On April 8, 1987, while practising the shot put, Dressel felt pain in the left hip and buttocks. She consulted the first more than 20 specialists who tried, in vain, to save her life. First, Dr. A, an orthopedic surgeon, injected her with Xylonest, a local anesthetic, and Voltaren, a pain killer. A few hours later, he injected Dressel with MyoMelcain, a combination of local anesthetic and honey.

The next afternoon, the pain was agonizing and Dr. A prescribed an "intensified drug treatment." Dressel was given two injections, more Voltaren and Baralgin, and sent home with the tablets of Godamed and Tranquase-5, and suppositories of Optipyrin, drugs that contained acetylsalicylic acid, ethenyamide, diazepam, barbituric acid and codeine.

A police investigation into her death determined Dressel, desperate for pain relief, swallowed at least 10-15 Godamed tablets at home. A neurologist, Dr. B, was called and diagnosed lumbago. He suggested ice packs. When Dressel's agony continued through the night, Dr. C advised aspirin and heparin cream.

The next morning, Dr. A visited Dressel at home and found her to be tortured with "labour-like" pain. He suspected renal colic, the first of many misdiagnoses that day. Dr. A injected Meta Attritin (described as a mixed preparation). But the pain persisted and she was taken to a hospital. There, Dr. C, in consultation with Drs. D and E, confirmed there was "no disease in the urological sector" and she was given Buscopan intravenously for her pain.

That afternoon, Dressel was transferred to the accident-surgery ward, where four surgeons took over -- Drs. F, G, H, and I. Dr. F attached a venous drop and infused two ampoules of Buscopan diluted in Sterofundin. The surgeons suspected "disease of the vertebral discs or spinal cord."

Three more physicians appeared -- Drs. J, K and L. By now, the woman complained of a great thirst. Her lips and fingernails turned blue. Soon, she lost consciousness. Two nerve specialists, Drs. M and N, were contacted. Dressel's heart raced, her breathing quickened. A trauma team was called, including Drs. O, P, Q, R, S, T and U.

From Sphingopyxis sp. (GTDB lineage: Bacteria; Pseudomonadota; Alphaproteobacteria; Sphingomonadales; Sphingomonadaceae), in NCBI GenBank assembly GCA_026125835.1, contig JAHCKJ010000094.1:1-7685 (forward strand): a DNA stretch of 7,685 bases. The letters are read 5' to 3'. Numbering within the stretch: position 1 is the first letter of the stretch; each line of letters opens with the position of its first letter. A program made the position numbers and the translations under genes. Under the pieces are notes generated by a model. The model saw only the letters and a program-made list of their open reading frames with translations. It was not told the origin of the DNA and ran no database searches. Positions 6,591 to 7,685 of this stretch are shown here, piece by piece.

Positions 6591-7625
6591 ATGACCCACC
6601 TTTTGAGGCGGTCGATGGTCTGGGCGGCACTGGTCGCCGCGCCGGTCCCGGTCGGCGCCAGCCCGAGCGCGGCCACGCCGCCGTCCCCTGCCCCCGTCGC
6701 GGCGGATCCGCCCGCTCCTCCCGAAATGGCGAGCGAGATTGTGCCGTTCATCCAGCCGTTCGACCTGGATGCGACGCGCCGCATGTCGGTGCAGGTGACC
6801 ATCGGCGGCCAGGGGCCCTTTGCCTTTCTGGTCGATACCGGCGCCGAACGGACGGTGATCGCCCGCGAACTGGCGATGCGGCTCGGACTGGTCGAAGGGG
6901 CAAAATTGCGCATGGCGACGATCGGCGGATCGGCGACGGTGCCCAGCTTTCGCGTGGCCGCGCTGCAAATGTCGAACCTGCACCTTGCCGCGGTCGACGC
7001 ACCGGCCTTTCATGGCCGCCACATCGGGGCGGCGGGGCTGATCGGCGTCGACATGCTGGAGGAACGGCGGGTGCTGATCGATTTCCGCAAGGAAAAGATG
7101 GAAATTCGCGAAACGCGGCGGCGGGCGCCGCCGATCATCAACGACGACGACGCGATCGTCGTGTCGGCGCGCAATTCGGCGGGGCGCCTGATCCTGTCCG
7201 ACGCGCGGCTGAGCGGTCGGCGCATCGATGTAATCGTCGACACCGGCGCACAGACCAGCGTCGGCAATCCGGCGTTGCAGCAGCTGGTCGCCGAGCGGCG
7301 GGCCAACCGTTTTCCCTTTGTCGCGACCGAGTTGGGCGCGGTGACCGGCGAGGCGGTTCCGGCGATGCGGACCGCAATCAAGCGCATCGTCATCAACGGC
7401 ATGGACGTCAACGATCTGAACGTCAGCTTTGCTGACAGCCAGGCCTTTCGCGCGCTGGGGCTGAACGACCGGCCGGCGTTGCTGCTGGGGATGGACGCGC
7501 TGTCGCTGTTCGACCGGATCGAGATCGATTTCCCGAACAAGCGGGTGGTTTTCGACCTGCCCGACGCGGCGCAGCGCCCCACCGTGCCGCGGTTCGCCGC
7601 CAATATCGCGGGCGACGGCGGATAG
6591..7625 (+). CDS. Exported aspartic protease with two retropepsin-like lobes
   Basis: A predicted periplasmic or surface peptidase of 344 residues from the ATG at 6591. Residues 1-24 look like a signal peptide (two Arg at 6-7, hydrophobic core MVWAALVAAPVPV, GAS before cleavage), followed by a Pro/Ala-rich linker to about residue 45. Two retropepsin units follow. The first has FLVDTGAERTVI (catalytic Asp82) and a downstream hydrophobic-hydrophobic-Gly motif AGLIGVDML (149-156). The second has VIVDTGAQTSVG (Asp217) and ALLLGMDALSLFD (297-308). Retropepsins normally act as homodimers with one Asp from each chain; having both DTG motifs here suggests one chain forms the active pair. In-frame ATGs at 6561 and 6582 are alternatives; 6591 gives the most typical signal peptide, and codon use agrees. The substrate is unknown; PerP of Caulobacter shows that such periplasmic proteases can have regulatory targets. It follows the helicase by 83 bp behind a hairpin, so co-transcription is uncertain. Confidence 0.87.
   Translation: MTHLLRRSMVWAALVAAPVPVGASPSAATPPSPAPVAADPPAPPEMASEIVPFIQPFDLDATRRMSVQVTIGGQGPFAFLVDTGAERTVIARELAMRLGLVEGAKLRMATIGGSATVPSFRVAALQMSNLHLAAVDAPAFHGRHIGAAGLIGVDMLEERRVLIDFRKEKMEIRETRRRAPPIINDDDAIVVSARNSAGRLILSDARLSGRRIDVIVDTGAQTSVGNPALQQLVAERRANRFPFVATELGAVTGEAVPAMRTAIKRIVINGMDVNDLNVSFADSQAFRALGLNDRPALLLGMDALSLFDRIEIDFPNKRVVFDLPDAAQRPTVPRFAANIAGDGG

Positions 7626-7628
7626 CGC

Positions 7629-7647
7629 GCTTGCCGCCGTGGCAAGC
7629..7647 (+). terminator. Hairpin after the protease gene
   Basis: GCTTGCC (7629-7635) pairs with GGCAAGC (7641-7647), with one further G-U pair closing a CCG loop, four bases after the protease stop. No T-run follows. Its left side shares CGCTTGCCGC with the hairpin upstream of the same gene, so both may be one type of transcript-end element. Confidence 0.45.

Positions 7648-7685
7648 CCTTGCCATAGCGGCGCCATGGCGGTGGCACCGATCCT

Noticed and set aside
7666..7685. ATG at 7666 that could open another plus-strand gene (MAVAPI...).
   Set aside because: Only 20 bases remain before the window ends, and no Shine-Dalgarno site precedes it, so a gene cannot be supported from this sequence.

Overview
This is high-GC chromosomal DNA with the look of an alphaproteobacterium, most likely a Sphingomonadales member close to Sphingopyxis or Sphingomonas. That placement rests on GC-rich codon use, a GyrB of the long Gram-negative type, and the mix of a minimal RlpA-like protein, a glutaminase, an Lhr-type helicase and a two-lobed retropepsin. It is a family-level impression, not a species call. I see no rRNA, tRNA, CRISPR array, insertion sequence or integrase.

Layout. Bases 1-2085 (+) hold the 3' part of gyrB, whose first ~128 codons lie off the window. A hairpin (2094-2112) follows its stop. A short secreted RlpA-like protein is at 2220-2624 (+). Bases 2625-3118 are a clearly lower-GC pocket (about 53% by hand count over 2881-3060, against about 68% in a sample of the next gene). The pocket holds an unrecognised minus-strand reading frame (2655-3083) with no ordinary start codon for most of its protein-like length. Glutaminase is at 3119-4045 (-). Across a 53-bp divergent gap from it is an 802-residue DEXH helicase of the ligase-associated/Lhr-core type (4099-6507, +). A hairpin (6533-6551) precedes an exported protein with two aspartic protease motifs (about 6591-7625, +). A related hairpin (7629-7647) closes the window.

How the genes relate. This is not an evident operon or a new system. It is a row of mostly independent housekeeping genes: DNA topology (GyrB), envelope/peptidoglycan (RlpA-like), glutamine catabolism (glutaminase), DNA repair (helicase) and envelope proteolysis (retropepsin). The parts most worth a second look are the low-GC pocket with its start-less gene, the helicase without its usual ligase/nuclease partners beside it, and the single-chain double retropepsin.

DIAGNOSIS TOO LATE

At the request of the intensive-care doctors, Dressel bent her arms and opened her eyes one last time. An oxygen mask was put over her head. One hour later, at 7:45 p.m., she was transferred to intensive care. The diagnosis: Suspected toxic reaction, the correct one, finally. But it was too late.

The last two doctors at her death bed, Drs. V and W, administered four jars of whole blood and high doses of endogenous hormones and, finally, bicarbonate, intended to balance the metabolic derailment.

"The tortured body of Birgit Dressel," wrote Der Spiegel, "did not want any more. High-performance sport and thousands of pills had become too much for it." On April 10, two days after she experienced the pain at shot-put practice, Birgit's body gave up.


***********

PaulHopkins
Dec 21st, 2005, 12:41 PM
Nope I haven't heard of that but reading it has deeply shocked me :sad: I think its terrible how so much intense pressure is put on athletes by both medical staff and their trainers. However well they perform, their HEALTH must be primarily safeguarded under any circumstances!

PaulHopkins
Dec 21st, 2005, 12:44 PM
There is currently no information on Sesil's case on a Google News search...

rararasputin
Dec 21st, 2005, 12:47 PM
just type 'sesil' on google news and you will get some.....

PaulHopkins
Dec 21st, 2005, 12:51 PM
just type 'sesil' on google news and you will get some.....

ah yes I've found them now. At the same time I have only just found about Puerta's 8 YEAR BAN! Shocking stuff! Thank god he didnt win the French now!

tennisrox
Dec 21st, 2005, 12:58 PM
is anybody here old enough to remember this case : (c+p sorry)

*******************